Who Does the Work?

Be ready to spend your own staffs’ time responding to customer service complaints, questions and compliments that your outsourced community manager relays to you. It’s important that you do not expect an outside company to communicate with your customers in these cases. Your community manager’s service should be similar to a specialized receptionist directing your customers to the correct contacts, services or products within your site.

At the same time that you setup your website, consider setting up an easy-to-use help desk. My clients with small support teams use ZenDesk for handling complaints, questions and compliments. An unhappy customer that came to you through a public technology like social media can cause a public relations crisis if they do not get communication from you. You will spend time messaging or talking to that customer, tracking your messages / tasks and ensuring the issue(s) get resolved.

Shauna at St Georges Bank Small Business Hub

Small Business Websites

Small businesses can build a DIY website. If you are a small business, you will likely do your own website updates and social media. You should consider budgeting your time or your staffs’ time by using only one or two technologies. Websites are usually the most static and provide content with ‘the best shelf life.’ Choose a single social media service that your customers – retail, business, niche industry or community. You can learn to Do-It-Yourself (DIY) from sources like http://www.socialmediaexaminer.com/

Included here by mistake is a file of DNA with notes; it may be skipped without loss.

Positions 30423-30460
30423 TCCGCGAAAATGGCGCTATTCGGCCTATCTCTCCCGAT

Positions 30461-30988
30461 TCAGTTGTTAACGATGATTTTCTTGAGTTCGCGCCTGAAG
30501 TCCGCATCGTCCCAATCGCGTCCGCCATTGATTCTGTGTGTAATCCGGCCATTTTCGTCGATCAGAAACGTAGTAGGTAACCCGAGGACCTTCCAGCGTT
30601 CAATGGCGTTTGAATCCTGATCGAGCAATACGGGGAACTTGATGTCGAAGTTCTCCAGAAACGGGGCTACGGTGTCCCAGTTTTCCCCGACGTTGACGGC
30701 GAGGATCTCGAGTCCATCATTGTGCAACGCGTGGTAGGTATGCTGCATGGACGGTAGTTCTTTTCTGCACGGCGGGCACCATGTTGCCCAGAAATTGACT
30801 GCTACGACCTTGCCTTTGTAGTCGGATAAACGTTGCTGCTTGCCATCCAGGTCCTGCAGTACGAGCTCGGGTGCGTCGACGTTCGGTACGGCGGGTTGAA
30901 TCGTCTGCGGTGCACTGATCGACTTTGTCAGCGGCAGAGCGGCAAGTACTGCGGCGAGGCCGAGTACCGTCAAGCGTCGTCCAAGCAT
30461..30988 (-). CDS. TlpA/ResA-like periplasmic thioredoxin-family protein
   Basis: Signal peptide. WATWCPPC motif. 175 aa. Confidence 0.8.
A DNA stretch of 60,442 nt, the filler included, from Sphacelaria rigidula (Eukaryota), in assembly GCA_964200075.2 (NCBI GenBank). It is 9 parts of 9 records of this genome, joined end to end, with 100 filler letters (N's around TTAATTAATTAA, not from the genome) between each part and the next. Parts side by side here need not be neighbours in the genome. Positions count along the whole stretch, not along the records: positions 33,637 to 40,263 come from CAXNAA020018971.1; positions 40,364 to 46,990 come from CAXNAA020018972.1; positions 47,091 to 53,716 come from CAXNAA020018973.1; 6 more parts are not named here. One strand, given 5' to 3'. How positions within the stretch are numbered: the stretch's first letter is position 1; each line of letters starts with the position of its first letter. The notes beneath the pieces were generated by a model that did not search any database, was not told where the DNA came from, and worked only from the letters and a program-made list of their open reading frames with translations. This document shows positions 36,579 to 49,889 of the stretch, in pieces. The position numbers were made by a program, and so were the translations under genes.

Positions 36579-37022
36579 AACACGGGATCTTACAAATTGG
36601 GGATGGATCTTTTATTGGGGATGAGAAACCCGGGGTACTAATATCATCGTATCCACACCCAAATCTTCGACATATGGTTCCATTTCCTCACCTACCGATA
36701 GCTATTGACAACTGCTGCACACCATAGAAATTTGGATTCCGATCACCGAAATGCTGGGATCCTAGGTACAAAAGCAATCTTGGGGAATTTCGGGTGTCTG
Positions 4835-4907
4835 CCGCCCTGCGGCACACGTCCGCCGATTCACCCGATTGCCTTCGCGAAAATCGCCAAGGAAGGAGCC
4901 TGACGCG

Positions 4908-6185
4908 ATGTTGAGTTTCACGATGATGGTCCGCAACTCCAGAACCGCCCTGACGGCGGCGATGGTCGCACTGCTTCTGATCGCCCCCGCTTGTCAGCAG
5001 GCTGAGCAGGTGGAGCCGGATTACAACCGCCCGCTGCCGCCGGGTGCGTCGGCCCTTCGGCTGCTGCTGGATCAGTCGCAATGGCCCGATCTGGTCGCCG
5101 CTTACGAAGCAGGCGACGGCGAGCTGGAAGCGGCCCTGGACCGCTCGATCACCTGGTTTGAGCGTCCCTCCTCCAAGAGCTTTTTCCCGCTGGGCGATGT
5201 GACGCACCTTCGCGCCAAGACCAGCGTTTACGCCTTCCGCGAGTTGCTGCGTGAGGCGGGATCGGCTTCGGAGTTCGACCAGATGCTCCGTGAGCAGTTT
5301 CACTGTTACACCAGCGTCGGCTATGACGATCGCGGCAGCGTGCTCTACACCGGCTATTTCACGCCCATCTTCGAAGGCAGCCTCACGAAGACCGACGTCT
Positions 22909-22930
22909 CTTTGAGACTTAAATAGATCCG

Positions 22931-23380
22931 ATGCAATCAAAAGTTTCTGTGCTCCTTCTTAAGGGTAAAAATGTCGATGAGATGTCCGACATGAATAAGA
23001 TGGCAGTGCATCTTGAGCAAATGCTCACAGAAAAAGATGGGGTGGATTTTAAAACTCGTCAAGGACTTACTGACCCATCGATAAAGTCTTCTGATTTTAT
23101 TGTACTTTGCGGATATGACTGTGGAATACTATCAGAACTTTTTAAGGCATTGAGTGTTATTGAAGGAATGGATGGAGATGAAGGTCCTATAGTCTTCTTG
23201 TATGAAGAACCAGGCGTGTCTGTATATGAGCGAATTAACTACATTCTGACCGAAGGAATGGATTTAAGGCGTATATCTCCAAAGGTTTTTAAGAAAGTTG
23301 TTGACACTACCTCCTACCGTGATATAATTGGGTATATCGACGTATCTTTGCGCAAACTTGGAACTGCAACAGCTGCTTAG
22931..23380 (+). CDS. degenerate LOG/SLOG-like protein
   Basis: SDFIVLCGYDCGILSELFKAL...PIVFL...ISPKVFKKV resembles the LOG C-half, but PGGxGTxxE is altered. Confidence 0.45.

If you have experience with a DIY or previous website and can do your own strategy and copy, then you might offshore your web coding to Jimmy Huang of Joomla Creator (http://joomlacreator.com/). Jimmy does the coding and technical side of my website.

Mid-size Business Websites

If you are a mid-size business, plan on spending 3 months planning your strategy. Work with a specialist to choose and set up your website and social media systems. A consultant can help you put in place policies, software and procedures. Set a budget for staff time or outsource the community manager for your social media. Work with a reputable local web designer like Beate Ruuck at Mad Hat Media in Fremantle (http://madhatmedia.com.au/).

High-Volume or Complex Websites

If you are a large-size business or have a large volume of online traffic, invest the time and money in an advertising agency. The advertising agency will help develop your brand and strategy from the logos and signage to your online presence to the campaigns you will run. Set aside regular time to meet with your agency to look at results. Modify your activities to improve your sales. Ad agencies are a big investment and vary by business and client. I have done writing and trained clients for Glide Agency (Perth, Australia). They work with high-traffic brands http://www.glideagency.com

Originally posted on May 19, 2012 by Shauna McGee Kinney. Updated July 26, 2015.